Isaiah 52:7-10, Hebrews 1:1-6, John 1:1-18
The Reindeer Gospel
Santa’s most popular reindeer by far is Rudolf, Rudolf, the red-nosed reindeer. Here is his story as told in music by Johnny Marks: Rudolf, the red-nosed reindeer, had a very shiny nose. And if you ever saw him, you would even say it glows. All of the other reindeer used to laugh and call him names. They never let poor Rudolf play in any reindeer games. Then one foggy Christmas eve Santa came to say: “Rudolf with your nose so bright, won’t you guide my sleigh tonight?” Then all the reindeer loved him as they shouted out with glee: “Rudolf the red-nosed reindeer, you’ll go down in history!” The story of Rudolf, is the story of salvation. It is our story both as individuals and as the human family. In our own case it is not Santa who saves us but the Child Jesus.
To begin with, Rudolf was a misfit. Compared to the image of the ideal reindeer we can say that something was definitely wrong with him. What is more, he was not in any position to help himself. So are we all, misfits, as the Bible tells us. “For all have sinned and fall short of the glory of God” (Romans 3:23). “All we like sheep have gone astray” (Isaiah 53:6). Like lost sheep we are not in a position to help ourselves. Rudolf could not help himself. All that his fellow reindeer did was to makes things worse for him. Only one person could help him, Santa, the messenger from heaven.
Today we celebrate the birth of the Messenger from heaven. As we read in today’s gospel, “In the beginning was the Word, and the Word was with God, and the Word was God…. And the Word became flesh and dwelt among us” (John 1:1, 14). He comes to liberate us from the human predicament, our sinfulness. For it is sin that mars and disfigures the beautiful image of God that we all are. Sin turns us into a despicable Rudolf, the red-nosed reindeer. But the heavenly Messenger comes, not to take away the red nose but to declare to us the Good News that we are acceptable to God even with the red nose. Rudolf’s red nose was a defect. But Santa chose him precisely on account of that. The heavenly Messenger has the ability to turn the defects and red noses of our tainted humanity into assets for the service of God. Jesus is this heavenly messenger.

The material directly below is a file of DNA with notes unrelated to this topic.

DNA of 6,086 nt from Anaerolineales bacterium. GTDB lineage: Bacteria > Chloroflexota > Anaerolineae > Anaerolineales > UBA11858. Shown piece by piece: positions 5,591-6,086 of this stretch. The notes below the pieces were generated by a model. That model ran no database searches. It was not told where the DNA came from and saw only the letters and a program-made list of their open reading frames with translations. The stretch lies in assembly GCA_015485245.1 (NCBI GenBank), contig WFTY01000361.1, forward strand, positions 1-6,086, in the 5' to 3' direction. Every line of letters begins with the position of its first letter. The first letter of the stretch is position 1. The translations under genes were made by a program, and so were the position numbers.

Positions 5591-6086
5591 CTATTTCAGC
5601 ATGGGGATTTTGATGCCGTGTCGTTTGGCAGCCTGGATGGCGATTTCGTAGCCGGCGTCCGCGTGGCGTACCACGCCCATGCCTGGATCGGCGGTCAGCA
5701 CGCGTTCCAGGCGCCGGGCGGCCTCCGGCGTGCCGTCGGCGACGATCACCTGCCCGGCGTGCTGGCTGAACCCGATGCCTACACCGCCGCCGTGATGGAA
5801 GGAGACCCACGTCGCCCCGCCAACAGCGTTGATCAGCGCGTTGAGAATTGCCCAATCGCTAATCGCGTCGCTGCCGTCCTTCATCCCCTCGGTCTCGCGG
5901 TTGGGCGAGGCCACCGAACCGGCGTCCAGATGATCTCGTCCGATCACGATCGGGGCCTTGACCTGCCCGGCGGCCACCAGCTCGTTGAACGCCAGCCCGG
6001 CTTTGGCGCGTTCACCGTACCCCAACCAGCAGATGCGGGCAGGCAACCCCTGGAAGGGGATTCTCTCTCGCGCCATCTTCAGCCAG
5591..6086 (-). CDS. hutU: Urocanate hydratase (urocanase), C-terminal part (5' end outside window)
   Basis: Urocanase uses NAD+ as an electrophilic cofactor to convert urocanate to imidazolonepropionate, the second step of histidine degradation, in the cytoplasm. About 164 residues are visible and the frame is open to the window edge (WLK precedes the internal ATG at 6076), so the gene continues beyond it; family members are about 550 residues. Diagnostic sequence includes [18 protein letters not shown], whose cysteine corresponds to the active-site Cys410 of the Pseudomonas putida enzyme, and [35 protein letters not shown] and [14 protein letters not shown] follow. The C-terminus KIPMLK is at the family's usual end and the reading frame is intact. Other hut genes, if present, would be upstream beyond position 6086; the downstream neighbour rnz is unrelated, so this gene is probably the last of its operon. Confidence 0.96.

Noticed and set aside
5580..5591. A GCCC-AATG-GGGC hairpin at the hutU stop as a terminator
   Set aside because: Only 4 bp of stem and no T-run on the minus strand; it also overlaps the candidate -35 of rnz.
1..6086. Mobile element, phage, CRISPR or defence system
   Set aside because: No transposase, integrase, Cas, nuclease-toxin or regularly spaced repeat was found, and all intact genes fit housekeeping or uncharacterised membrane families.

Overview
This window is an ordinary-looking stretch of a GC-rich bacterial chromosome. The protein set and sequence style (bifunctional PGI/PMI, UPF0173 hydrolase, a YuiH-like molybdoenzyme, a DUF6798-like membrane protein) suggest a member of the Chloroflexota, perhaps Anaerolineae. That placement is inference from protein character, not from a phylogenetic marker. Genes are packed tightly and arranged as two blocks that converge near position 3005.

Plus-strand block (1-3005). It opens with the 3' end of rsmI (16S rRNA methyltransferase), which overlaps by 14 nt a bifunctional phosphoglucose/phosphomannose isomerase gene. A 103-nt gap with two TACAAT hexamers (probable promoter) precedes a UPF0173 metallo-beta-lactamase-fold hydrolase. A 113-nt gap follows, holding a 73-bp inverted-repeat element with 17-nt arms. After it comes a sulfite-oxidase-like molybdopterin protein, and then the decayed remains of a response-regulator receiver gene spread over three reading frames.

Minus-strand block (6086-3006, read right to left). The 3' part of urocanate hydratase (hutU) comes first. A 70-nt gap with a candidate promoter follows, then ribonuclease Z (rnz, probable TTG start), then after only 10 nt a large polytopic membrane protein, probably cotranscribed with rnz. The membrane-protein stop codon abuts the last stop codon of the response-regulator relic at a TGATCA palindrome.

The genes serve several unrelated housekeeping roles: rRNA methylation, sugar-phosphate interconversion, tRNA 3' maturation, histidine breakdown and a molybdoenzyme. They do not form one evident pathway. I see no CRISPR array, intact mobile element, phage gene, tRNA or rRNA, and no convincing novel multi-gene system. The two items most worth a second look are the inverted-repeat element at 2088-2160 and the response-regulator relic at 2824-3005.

What makes the reindeer gospel so poignant is that Santa does not use his magic wand to heal Rudolf of his red nose defect. He let him go on with the red nose even as his chosen reindeer. Certainly Rudolf would have wanted nothing so much as to be a normal reindeer like all the rest. Similarly Jesus does not simply make us good men and women, rather he makes us into people who can use all their strengths and defects to the service and the glory of God. This is the proof to us that it is not by our own will power that we are able to become children of God. It is by God’s grace, by God’s unmerited and unconditional love of us. As God tells St Paul, “My grace is sufficient for you, for my power is made perfect in weakness” (2 Corinthians 12:9).
How does the grace of God achieve this transformation in us? God’s grace works two things in us: enlightenment and empowerment. “For the law was given through Moses; grace and truth came through Jesus Christ” (John 1:17). God’s truth enlightens us and God grace empowers us. God’s truth enlightens us to see ourselves and our world in a new light. It is a word that brings reassurance, affirmation and hope. You can imagine how Rudolf felt when he heard the words of Santa, “Rudolf with your nose so bright, won’t you guide my sleigh tonight?” That is why we call it the Good News. It is news that is liberating and empowering. It empowers us by changing our former disposition of insecurity, despair and hopelessness into that of blessed assurance, new hope and enthusiasm in the Lord’s service.
Like Rudolf before Santa, let us today listen to the Message that the Child Jesus brings us, let us commit ourselves into his service without looking back, even when we do not know where the journey will lead us, knowing one thing for sure: that the grace of God will supply the strength we need for the long journey of faith ahead. “For to all who received him, who believed in his name, he gave power to become children of God” (John 1:12).